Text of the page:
The Tennessee Department of Agriculture will celebrate Weights and Measures week March 1-7, 2015. Weights and measures inspectors keep pace with rapidly advancing technologies to ensure fairness in the marketplace. This year’s theme, “Weights and Measures: On the Path to Tomorrow,” recognizes this vital element of our free-market society.
“You should get what you are paying for, and inspectors play an essential role in the health of the economy,” Commissioner Julius Johnson said. “We value our weights and measures system as a crucial service to the citizens and businesses of Tennessee.”
Fueling stations and grocery stores employ state-of-the-art weighing and measuring equipment. Railway cars and highway vehicles are weighed while in motion. Motor fuel must be sampled and tested. Those are the areas in which inspectors use their skills to guarantee accuracy and equity for the consumer and a level playing field for commerce.
Weights and measures inspectors oversee approximately 94,000 fuel pumps and 16,000 scales in Tennessee. Based on data from the National Conference on Weights and Measures, inspection services cost each taxpayer less than $1 per year. “Weights and Measures Week serves as a reminder of the great value citizens receive for a minimal investment in the inspection program,” weights and measures administrator Bob Williams said.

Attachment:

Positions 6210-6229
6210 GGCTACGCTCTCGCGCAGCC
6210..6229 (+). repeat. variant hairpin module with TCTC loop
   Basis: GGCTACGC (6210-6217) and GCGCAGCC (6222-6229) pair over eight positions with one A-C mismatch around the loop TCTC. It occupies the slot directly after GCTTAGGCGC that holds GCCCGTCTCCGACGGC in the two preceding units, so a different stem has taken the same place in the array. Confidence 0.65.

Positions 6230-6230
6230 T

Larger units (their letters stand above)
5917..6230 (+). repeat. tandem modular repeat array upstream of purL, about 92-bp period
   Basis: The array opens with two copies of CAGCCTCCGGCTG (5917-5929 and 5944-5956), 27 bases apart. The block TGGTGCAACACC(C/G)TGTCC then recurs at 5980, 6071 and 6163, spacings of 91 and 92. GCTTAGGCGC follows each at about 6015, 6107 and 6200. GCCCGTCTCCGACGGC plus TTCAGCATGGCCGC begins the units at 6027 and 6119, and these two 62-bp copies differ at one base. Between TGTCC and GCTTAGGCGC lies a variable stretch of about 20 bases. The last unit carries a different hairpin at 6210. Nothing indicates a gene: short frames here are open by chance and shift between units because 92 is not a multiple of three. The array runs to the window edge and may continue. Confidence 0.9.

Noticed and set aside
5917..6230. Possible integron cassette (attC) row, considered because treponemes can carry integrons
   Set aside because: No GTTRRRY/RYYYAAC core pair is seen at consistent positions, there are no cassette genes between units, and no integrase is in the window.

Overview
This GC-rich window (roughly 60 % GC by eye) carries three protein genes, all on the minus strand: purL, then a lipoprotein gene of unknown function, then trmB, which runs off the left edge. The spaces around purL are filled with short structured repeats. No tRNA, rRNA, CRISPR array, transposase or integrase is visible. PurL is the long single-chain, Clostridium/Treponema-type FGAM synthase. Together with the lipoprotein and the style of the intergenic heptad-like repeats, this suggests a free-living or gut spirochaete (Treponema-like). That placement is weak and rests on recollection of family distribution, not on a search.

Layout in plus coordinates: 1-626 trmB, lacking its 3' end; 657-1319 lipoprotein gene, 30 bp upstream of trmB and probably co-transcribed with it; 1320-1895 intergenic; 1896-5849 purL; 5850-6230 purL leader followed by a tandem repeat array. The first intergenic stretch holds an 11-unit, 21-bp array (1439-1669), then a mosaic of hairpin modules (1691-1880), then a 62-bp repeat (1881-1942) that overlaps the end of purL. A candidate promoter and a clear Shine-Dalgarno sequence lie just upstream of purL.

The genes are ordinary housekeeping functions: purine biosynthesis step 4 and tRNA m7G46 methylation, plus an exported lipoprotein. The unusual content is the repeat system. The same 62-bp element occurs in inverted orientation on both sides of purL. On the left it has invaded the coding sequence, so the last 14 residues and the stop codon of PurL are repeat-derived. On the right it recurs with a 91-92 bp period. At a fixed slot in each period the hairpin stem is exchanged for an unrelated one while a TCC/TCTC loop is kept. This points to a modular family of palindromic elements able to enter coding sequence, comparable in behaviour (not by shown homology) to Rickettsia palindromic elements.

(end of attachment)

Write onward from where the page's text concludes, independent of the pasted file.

The Tennessee Weights and Measures laboratory maintains and houses the primary standards of mass, volume and length for the state. Department officials are in the design and planning stage for construction of a new metrology lab, which will include the most current equipment and testing capabilities.
Tennessee is a member of the National Conference on Weights and Measures. In 1905, NCWM was formed to develop model standards for uniform enforcement from city to city and state to state. The organization has set the example to develop and amend national standards to keep pace with advancements in the marketplace.